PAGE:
On August 4, 2020, at 6pm, in warehouse number 12 at the port of Beirut, we were all born, or rather, we all died and some of us came back to life among corpses made of broken glass, concrete fragments, and ammonium nitrate deposits.
We were left with nothing but trying to measure the magnitude of the disaster that struck our city. This did not happen as a result of a natural disaster; nor did it result from an accident or a welding error; nor did it simply result from the widespread state of corruption entrenched by the neoliberal regime that has governed our country for more than 30 years.
This explosion is a crime committed against the people. There are those who ignored it, those who perpetrated it, those who benefited and will continue to benefit from it, and even those who are justifying it.
It reflects the core of the system that governs our lives: a neoliberal sectarian regime where thirst for capital accumulation and power comes at the expense of our lives and livelihoods.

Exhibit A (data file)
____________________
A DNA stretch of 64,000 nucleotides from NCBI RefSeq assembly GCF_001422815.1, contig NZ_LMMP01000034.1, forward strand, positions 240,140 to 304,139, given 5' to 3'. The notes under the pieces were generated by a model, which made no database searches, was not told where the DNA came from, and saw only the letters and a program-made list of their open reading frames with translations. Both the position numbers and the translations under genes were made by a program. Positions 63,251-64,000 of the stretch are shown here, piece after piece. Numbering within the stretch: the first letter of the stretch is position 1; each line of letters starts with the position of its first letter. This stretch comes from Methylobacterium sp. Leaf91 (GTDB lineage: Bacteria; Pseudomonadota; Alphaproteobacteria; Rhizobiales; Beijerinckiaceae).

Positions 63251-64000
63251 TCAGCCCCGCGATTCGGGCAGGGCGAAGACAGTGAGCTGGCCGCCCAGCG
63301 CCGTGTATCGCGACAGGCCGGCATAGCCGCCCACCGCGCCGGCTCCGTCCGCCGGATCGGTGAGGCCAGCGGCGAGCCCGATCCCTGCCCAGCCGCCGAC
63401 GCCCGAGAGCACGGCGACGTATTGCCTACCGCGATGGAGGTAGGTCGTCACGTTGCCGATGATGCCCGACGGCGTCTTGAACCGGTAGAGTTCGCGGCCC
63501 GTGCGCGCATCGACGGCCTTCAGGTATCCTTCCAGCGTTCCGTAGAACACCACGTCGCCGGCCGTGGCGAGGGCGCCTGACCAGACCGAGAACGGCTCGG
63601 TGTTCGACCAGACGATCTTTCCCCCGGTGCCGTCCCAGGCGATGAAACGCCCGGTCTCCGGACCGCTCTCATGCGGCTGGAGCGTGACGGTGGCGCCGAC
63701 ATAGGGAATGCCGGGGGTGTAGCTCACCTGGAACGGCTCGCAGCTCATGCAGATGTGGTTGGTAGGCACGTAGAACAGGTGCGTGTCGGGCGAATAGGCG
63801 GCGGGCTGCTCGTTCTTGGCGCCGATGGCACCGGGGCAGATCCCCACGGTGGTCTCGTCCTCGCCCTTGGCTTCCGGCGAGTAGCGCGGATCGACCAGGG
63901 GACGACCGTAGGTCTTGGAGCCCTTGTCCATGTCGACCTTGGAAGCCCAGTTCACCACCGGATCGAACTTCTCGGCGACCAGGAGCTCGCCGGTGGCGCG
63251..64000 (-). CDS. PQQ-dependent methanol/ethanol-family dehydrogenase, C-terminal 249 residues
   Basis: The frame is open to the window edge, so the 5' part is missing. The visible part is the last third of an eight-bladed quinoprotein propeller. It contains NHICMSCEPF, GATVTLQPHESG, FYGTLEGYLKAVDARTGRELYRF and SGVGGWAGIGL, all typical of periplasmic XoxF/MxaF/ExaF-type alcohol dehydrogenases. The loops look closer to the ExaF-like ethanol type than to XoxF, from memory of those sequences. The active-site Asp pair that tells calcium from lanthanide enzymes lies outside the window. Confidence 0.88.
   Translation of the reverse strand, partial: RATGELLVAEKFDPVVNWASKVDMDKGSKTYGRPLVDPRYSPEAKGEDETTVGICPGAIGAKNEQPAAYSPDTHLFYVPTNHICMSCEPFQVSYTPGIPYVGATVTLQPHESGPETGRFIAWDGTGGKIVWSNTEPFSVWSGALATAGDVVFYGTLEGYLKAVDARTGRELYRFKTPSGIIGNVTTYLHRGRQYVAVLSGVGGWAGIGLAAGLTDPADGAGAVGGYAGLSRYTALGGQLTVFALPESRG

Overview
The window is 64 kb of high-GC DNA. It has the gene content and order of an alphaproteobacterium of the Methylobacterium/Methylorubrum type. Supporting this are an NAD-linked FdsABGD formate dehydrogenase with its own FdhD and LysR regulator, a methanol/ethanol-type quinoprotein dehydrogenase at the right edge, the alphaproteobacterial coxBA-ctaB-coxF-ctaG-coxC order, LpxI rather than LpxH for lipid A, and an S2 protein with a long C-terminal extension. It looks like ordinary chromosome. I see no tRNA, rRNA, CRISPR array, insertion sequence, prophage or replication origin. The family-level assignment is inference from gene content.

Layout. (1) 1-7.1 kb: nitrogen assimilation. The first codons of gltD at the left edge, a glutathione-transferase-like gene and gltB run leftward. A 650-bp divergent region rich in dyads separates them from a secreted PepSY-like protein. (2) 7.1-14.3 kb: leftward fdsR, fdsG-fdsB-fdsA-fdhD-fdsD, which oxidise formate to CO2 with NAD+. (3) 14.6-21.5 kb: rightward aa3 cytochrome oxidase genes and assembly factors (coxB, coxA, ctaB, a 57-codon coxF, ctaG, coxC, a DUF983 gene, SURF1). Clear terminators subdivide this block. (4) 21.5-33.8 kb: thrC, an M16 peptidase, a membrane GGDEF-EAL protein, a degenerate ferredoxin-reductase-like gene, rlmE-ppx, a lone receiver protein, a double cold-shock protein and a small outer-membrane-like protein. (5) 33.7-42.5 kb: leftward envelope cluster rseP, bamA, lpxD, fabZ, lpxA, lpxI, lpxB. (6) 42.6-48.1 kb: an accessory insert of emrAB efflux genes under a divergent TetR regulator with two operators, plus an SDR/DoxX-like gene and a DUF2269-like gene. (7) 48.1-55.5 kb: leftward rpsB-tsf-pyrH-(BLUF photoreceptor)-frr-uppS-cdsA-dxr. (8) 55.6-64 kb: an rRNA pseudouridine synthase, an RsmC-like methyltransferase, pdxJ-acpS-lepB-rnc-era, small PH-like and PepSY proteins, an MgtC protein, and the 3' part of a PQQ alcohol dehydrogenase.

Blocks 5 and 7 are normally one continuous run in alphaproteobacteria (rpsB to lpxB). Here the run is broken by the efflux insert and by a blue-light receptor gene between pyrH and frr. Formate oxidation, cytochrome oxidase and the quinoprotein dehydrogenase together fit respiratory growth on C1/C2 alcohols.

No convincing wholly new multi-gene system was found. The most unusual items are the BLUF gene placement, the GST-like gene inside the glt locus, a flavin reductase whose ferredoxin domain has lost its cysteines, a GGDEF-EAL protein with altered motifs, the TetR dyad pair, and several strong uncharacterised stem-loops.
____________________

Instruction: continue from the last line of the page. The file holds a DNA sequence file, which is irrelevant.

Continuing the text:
August 4 exposed the disposability of our bodies, the vulnerability of our cities and the criminal depth of the ruling mafia. The explosion did not occur in a void, its shockwaves have cut through an already exhausted society. We have lived through the highs of a popular uprising and the lows of the repressive counter-revolution since October 2019. We have endured a deepening economic crisis and a financial free fall further precipitated by the COVID-19 pandemic since February 2019. We are also trapped in endless geopolitical wars and imperial power struggles that have destabilized the whole region. It is in such a context that the President of our Republic described the August 4 explosion as an opportunity that will “unlock the grid” of financial aid to Lebanon. This is the nature of disaster capitalism: our misery is their opportunity to reproduce themselves and sustain their power.
On August 4, 2020, an explosion struck at the heart of Beirut and war was declared against the people, a war with hundreds of deaths, thousands wounded and disabled, hundreds of thousands displaced, many still missing, and immeasurable losses. This war could have been avoided but we know that our bodies and lives are all disposable for this regime. In light of this renewed truth, thousands are now contemplating immigration. Unable to survive here, they will leave, while those who have overseen the country’s ruin remain to gamble with the little, we have left, selling the country to the highest bidder.